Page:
Each of these irrigation methods are a delivery mechanism for water, but they still require a corresponding controller to regulate when and how much to water. Controllers can be as simple as $45 units that switch on the system at certain times of the day and as advanced as units that sense solar heat, air humidity and soil moisture.

1 Drip Systemsfor Hanging Baskets
Drip systems are intravenous tubes feeding directly to each emitter from a main supply line running the length of the bay. Hanging baskets are one of the first crops growers choose to automate with drip irrigation. Drip systems help reduce disease by keeping plants’ foliage dry. With this system, the drippers turn on and off in unison, even if the greenhouse is sloped or the lines are uneven. The drip emitters are pressure compensated so the entire line of hanging baskets will be irrigated with equal amounts of water. Drippers come preassembled in various lengths to accommodate various suspension heights in greenhouses. Baskets up to 12 inches are ideally suited for drip systems. Larger baskets may require spray stakes or several emitters per basket.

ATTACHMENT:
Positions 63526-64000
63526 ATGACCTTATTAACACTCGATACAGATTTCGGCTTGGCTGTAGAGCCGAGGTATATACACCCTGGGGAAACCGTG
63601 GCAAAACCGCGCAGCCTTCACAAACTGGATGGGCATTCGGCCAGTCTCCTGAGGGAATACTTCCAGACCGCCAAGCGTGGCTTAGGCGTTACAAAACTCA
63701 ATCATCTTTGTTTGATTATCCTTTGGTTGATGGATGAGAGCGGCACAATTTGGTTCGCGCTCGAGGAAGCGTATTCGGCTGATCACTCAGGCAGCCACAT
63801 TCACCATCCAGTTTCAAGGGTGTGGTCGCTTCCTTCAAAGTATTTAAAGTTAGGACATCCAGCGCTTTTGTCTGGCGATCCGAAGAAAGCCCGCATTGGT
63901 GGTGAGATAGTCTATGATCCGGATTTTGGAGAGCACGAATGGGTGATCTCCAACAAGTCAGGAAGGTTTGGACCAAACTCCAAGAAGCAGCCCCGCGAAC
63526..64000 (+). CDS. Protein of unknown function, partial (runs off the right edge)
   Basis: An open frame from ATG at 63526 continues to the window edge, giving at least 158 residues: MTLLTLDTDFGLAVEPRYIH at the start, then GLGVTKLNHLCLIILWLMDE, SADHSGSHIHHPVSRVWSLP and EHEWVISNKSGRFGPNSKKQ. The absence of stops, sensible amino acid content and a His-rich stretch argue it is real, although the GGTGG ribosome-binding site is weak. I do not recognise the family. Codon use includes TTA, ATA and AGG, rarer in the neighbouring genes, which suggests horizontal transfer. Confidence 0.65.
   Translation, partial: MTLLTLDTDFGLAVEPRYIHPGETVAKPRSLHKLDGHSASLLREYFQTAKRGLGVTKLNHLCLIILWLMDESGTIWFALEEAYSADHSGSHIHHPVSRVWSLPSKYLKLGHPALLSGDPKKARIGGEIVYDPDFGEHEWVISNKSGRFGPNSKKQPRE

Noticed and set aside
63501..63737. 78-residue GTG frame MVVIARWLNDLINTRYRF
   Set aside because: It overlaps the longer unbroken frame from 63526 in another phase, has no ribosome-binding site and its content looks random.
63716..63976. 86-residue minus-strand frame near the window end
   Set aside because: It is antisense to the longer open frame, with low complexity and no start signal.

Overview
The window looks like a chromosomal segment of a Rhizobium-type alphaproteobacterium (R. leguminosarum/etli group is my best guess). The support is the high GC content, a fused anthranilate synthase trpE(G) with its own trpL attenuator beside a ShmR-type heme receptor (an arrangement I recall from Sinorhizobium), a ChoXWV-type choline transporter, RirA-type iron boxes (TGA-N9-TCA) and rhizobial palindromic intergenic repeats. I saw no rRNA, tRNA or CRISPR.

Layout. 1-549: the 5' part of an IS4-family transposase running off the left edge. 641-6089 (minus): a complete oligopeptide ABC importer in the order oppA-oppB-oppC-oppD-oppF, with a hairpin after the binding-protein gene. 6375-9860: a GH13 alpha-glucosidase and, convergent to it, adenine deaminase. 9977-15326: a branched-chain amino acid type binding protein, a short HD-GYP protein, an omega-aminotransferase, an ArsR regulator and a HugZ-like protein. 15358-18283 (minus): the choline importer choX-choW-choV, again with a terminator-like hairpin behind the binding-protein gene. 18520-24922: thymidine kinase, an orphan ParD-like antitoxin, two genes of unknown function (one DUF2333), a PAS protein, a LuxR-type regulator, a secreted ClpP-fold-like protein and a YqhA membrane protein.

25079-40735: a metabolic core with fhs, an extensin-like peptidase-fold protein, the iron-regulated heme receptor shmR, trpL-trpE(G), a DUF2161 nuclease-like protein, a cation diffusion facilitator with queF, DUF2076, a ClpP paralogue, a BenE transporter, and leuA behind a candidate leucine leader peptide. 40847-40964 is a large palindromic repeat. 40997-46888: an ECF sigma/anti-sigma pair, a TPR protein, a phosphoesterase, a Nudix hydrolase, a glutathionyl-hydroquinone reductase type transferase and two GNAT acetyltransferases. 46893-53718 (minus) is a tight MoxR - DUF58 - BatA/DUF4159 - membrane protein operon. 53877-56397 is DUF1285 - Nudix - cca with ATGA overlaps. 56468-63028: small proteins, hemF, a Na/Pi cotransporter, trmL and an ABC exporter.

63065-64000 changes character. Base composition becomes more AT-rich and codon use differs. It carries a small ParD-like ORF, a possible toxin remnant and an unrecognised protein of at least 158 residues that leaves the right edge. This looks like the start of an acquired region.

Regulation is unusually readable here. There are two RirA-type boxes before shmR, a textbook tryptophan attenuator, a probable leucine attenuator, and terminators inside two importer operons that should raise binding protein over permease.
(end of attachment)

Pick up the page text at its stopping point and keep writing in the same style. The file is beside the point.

2 Drip or Spray Stakes for Potted Crops and Nursery Containers
Potted crops or outdoor nursery containers can also be watered automatically with drip emitters or spray stakes. Drippers are used on smaller containers from 31/2 square inches up to gallon and larger containers. Small containers allow the dripping water to migrate outward and saturate the soil profile. For larger containers, spray stakes help convey water across the soil surface area for adequate saturation. Drip systems and spray stakes ensure the water is injected directly to the soil, which reduces overspray.

3 Microsprinklers (Overhead)